On behalf of Mayor Giuliani, I am pleased to have this opportunity to address this Committee on an issue so important to New York City's day-to-day operations: the interstate transport of solid waste. I understand that the decision by Mayor Giuliani and Governor Pataki to close the City's Fresh Kills Landfill has prompted some to question whether Congress should revisit limiting the transport of municipal solid waste across state lines.
The Congressional debate surrounding waste export long preceded the City's decision to close Fresh Kills. It would, therefore, not be fair to cite the closure of Fresh Kills as reason for the passage of interstate waste legislation.
The decision to close Fresh Kills by December 31, 2001 merely expedites the City's plan to embark on a new, more environmentally sound course, in the management of its solid waste. We want this Committee to know that we will do so responsibly and appropriately, with due respect for our neighbors.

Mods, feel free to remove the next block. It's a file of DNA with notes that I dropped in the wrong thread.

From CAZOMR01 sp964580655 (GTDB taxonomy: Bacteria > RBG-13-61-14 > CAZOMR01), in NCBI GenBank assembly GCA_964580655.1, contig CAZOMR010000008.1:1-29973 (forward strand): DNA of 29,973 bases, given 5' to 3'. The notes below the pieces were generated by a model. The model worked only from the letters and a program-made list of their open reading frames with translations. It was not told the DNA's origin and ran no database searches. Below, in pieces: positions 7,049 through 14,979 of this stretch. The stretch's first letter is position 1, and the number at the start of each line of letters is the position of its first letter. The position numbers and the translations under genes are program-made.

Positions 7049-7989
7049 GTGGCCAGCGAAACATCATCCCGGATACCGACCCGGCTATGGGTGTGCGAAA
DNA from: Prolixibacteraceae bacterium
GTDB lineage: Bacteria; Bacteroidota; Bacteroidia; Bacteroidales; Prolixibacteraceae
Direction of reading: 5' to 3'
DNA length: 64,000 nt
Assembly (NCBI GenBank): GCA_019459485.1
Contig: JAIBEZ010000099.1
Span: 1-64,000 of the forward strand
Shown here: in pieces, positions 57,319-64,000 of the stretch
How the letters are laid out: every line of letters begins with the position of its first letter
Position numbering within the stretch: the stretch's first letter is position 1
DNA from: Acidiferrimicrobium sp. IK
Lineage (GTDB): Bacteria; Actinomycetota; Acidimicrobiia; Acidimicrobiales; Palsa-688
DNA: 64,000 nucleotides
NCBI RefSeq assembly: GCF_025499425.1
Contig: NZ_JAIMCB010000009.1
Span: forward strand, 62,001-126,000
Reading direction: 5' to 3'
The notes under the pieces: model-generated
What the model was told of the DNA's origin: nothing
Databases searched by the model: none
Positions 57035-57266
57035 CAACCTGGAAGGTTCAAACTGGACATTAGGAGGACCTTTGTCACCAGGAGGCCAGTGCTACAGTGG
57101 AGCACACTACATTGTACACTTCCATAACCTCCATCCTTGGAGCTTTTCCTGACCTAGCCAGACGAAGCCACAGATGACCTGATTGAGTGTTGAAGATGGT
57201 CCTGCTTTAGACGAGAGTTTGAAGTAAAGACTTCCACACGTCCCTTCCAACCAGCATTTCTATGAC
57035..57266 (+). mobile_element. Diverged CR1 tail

Through export of the City's residential waste, we are seeking nothing more than the ability to exercise the right that has already been exercised by cities and states across the country -- responsible, efficient and environmentally sound solid waste management through the private sector. Municipal solid waste is a commodity in interstate commerce. The proposed business partnerships arising from NYC's waste export will benefit importer and exporter alike. Clearly, there are many other jurisdictions which share our approach, since 47 of the 50 states actually export waste, and 45 states are importers.
As a result, many jurisdictions already require the execution of Host Community Agreements before exported waste can be received. The Fresh Kills closure plan recognizes the importance of such agreements. It requires that our municipal solid waste be disposed of only at Host Community Agreement sites. There seems to be no need for legislation to require us to do that which we already require of ourselves.
Although the closure of Fresh Kills affects only the City's residential waste, the private market is as essential to the management of that waste as it is to commercial waste. Commercial waste has been exported from New York City by the private sector for several years. For many communities and states, solid waste is an important revenue stream. We believe that each local community should have the right to accept or reject the disposal of solid waste --not by federal legislation but by locally-decided Host Community Agreements.